ENRIQUE LORES: We will be quantifying in our earnings call that this will have an impact of about $0.03 of EPS in Q2. So it's a relatively small business. Remember, that our EPS guide is between 104 and 108. So this gives you an idea of the relative size. So it's small business, but still important to do it and to follow the regulations and the sanctions that the US administration has put in place.

BRIAN SOZZI: Very much a purpose-driven leader, Enrique. And what is it like for you in this environment when there's so much coming out your teams, really, across the world? Inflation, fears of a recession, now Russia and Ukraine. How do you keep it all together?

ENRIQUE LORES: Well, I think the most important thing is to be very close to the teams, to show empathy, because as you said, we keep going from one problem to another, from a difficult situation to another. And the key thing is that they see us close to them, they see that the role of the CEO is to support in everything that they have to do. And at the same time, I have a lot of confidence in the teams. They have shown how to manage very complex situations in the past. And I know they will continue to do that in the future.

BRIAN SOZZI: How do you think overall this year will be different for HP versus last year?

ENRIQUE LORES: Well, I think the most important thing is that we are making progress in building a more growth-oriented portfolio. This was our most important strategy that we shared in our investor day. And we are really making good progress. This quarter, our growth businesses grew double digit. Some of them grew 20%, 40%, 20%. And we are on the right track for the growth businesses to surpass the $10 billion mark that we shared with investors in October.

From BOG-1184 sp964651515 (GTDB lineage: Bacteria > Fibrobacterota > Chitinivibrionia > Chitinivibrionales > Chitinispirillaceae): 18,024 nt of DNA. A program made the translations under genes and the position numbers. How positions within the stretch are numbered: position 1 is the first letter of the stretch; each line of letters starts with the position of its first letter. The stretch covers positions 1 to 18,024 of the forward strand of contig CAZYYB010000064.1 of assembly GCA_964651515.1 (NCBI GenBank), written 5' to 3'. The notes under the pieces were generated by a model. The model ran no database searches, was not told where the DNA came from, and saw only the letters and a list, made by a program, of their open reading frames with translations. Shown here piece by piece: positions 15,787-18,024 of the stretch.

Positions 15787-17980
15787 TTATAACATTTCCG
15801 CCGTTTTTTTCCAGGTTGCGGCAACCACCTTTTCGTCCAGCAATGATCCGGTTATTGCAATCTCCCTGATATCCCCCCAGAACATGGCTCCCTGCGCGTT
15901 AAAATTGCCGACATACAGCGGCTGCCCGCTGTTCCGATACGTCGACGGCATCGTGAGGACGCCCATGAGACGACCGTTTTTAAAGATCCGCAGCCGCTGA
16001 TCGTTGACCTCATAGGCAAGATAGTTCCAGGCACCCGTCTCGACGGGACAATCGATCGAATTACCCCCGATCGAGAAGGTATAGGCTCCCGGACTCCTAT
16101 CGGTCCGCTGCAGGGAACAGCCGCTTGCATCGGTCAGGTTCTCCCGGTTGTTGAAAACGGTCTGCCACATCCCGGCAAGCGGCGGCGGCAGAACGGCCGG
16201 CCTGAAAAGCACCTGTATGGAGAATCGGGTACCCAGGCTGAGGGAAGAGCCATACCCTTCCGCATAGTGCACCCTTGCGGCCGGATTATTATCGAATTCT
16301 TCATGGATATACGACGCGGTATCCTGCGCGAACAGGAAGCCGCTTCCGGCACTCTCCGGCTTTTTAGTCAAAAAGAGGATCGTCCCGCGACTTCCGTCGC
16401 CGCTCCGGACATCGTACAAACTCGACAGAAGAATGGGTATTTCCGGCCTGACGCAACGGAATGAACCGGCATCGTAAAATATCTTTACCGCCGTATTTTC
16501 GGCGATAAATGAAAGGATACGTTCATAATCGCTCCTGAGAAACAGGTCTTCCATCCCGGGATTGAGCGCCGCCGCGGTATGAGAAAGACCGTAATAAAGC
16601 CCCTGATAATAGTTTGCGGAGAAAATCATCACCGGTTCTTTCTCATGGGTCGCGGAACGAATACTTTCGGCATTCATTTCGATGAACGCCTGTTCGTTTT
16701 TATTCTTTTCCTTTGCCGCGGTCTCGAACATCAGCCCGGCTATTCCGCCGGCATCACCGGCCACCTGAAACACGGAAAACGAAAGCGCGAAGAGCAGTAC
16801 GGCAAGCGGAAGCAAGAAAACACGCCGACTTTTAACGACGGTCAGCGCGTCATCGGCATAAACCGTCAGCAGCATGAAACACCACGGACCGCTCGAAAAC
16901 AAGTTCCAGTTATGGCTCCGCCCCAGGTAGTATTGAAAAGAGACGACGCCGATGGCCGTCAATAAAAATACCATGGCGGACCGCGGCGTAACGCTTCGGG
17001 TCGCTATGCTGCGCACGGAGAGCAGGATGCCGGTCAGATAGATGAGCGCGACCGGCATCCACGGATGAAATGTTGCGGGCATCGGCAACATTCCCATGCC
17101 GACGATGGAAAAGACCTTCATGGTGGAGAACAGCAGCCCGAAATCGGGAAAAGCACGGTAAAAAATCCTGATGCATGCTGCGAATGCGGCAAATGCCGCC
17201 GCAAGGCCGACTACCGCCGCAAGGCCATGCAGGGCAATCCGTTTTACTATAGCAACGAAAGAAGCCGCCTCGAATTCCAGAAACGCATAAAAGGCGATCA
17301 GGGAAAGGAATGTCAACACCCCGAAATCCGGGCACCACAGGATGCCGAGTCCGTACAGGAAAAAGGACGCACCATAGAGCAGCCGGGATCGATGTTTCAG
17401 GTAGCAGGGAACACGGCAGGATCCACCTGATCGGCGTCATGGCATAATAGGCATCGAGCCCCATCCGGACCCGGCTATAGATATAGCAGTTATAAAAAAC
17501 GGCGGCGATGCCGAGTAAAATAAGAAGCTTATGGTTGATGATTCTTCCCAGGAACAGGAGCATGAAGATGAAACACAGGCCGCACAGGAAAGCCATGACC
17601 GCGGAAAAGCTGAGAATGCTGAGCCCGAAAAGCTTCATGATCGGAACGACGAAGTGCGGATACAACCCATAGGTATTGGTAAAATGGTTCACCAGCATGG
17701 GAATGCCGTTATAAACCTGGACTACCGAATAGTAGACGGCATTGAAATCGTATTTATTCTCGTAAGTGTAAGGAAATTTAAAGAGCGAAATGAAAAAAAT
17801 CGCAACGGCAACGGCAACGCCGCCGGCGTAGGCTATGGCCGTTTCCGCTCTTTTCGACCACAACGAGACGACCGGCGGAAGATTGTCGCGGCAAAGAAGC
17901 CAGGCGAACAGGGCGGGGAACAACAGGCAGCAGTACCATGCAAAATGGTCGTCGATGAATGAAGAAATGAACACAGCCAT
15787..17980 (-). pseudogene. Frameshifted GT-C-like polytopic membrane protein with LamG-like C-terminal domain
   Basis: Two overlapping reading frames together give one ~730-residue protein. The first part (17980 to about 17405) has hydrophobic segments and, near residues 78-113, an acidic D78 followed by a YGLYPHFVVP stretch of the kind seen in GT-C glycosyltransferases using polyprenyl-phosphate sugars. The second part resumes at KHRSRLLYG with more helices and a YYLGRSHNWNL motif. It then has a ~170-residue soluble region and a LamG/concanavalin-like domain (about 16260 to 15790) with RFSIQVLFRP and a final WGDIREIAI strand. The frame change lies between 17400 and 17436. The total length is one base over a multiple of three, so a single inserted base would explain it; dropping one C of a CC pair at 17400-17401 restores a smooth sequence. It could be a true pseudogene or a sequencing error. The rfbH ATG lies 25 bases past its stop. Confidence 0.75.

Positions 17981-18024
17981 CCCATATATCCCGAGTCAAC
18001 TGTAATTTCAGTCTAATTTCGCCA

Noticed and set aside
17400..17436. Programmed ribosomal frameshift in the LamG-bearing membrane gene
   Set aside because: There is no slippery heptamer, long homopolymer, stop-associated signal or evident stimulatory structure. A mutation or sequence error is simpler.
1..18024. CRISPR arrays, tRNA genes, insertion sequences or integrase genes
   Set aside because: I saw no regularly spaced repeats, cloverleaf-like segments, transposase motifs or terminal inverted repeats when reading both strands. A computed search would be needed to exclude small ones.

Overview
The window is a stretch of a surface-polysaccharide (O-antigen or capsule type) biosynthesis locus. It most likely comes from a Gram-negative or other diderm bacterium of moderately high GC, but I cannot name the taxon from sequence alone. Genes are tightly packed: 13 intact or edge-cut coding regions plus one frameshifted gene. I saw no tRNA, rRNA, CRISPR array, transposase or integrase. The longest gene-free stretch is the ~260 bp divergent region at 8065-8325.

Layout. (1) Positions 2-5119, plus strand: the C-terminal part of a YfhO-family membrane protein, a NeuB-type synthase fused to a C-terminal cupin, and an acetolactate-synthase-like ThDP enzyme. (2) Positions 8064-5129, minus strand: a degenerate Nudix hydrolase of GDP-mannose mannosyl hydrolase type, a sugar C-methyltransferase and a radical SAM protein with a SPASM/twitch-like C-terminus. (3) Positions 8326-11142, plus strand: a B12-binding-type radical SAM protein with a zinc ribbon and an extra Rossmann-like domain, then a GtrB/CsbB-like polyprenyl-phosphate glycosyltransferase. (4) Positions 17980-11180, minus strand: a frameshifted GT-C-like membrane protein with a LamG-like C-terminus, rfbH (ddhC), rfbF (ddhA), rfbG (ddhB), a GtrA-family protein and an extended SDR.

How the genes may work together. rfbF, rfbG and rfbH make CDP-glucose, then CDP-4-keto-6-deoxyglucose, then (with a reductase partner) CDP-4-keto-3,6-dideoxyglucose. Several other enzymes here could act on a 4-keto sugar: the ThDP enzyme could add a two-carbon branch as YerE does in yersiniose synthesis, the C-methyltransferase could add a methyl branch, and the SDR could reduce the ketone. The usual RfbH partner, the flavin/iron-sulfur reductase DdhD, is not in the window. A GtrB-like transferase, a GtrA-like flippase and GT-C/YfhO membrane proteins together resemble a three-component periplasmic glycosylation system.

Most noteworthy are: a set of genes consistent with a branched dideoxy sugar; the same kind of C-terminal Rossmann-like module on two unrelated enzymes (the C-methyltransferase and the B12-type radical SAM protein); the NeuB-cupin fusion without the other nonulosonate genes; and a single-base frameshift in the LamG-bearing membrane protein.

BRIAN SOZZI: Lastly, you also raised your full year earnings guidance. What does that include? Does that include more optimistic outlook that the supply chain challenges you were just talking about, does it end? Does it lessen? How do you see it?

ENRIQUE LORES: Well, this reflects the strong momentum that we have and the progress that we are making also in the growth businesses. And this really is why we decided to raise guidance. We delivered a very strong Q1, where we overdelivered by $0.08. And we are raising both the year and the guide for Q2.

BRIAN SOZZI: All right. I promise you I will go searching for a new computer. I may not need one. But I don't know what HP is selling nowadays. So I will go on there, and I will look for a new computer, maybe a printer. Enrique Lores, always good to see you. Stay safe. We'll talk to you soon.